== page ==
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Jul 9, 2018

MotoGP: Dani Pedrosa Plans To Announce Retirement On Thursday At The Sachsenring

Dani Pedrosa (center) won the 2017 Spanish Grand Prix at Jerez, beating Marc Marquez (left) and Jorge Lorenzo (right). He has not won a MotoGP race since.

Former 125cc and 250cc World Champion Dani Pedrosa plans to announce Thursday that he will retire from racing at the end of the 2018 MotoGP season, after an 18-year Grand Prix career on Hondas. Pedrosa will make the announcement during a press conference scheduled at the start of the German Grand Prix weekend at the Sachsenring, Roadracing World has learned.

In recent weeks the 32-year-old Spaniard from Sabadell, Catalonia, has been mulling over an offer from Yamaha to race a YZR-M1 with an all-new Petronas-backed satellite team in 2019, but has instead decided to hang up his leathers.

Repsol Honda, Pedrosa’s home for the past 12+ seasons, announced on June 4th that it would not renew his current two-year contract beyond the end of 2018; the team subsequently signed rival and fellow Spaniard Jorge Lorenzo to replace Pedrosa.

Since then Pedrosa has been in talks with Yamaha. It is believed he was seeking assurances from the factory regarding the personnel involved in its new satellite team, which will be part of the SIC (Sepang International Circuit) squad, which currently runs two riders in Moto3 and one in Moto2 and is sponsored by Malaysian oil giant Petronas.

However, after listless showings throughout the Dutch Grand Prix weekend at Assen--where Pedrosa qualified 18th, finished 15th, and wore an expression of resigned dismay throughout--he has decided to end his career.

He released a statement on July 3rd that read, “Finally I have taken my decision concerning my future. I want to inform everyone personally and at the same time. For this reason, in Sachsenring I will give a press conference for this matter.”

Over his 18 years in Grand Prix racing, Pedrosa has amassed some staggering numbers, 54 race wins and 153 podiums among them. Only six riders (Giacomo Agostini, Valentino Rossi, Angel Nieto, Mike Hailwood, Jorge Lorenzo, and Marc Marquez) have won more Grand Prix races than Pedrosa, and winning two 250cc World Championships in two years in the class (2004 and 2005) ranked him among the greatest quarter-liter riders.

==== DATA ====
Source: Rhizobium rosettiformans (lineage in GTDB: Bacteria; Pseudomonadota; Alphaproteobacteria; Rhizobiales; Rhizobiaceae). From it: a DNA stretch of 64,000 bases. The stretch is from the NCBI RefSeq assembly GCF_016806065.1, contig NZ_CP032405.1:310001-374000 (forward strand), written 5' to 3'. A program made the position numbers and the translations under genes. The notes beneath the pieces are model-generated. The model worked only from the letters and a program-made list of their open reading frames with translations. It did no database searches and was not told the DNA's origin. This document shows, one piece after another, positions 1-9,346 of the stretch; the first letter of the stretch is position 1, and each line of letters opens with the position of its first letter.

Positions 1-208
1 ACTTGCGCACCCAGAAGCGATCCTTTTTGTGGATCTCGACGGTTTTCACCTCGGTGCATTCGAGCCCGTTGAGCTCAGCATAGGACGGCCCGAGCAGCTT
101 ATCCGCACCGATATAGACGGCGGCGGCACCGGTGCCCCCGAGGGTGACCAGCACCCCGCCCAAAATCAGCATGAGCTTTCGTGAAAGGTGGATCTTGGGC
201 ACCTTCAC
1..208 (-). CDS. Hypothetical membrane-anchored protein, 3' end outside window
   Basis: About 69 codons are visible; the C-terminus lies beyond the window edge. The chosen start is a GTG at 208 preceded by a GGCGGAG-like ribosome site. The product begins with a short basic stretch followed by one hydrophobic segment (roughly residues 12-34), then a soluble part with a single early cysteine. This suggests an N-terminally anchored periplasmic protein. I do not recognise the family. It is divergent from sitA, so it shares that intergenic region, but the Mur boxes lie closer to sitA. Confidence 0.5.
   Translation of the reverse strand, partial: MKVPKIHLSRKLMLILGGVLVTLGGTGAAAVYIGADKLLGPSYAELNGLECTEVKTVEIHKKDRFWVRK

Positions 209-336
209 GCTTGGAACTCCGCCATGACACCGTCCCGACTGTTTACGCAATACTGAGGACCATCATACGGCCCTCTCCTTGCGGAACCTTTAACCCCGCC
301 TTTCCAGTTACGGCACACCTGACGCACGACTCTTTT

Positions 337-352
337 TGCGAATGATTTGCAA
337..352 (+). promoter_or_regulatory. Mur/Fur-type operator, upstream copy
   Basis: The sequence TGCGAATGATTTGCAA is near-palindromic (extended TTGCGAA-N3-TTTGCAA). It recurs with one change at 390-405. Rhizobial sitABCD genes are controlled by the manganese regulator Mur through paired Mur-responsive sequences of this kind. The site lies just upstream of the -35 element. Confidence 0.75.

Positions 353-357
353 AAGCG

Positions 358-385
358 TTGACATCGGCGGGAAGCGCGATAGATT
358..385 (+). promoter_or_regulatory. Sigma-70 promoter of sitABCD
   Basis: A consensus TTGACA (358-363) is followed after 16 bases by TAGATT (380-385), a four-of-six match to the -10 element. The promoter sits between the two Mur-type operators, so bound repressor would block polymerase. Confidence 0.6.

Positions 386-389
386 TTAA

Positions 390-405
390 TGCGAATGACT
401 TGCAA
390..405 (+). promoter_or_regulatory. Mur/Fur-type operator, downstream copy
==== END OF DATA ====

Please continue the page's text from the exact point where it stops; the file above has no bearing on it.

Like long-time rivals Rossi and Lorenzo, the longevity of Pedrosa’s success has been truly unique. By winning last year’s Spanish Grand Prix at Jerez, he became the first rider in history to win at least one Grand Prix race in 16 consecutive seasons.

Despite scoring 112 premier class podiums in 13 years--including those 31 wins—Pedrosa never won the MotoGP World Championship. He came close twice: Pedrosa was catching Lorenzo in the 2010 title race before a stuck throttle caused a crash during practice for the Japanese Grand Prix, and a broken left collarbone ended his weekend.

Two years later, Pedrosa once again found himself locked in a title battle with Lorenzo. Again luck deserted him at the crucial hour. Having qualified on pole position at Misano, a faulty tire warmer melted onto his tire, forcing him to start from the back of the grid. Scrambling to make up ground, he crashed in a first-lap collision with Hector Barbera.

In terms of podium finishes, Pedrosa is currently going through his most barren spell since his premier-class debut in 2001. He has not been in the top three in the last eight MotoGP races, and has only earned 41 points in that time.

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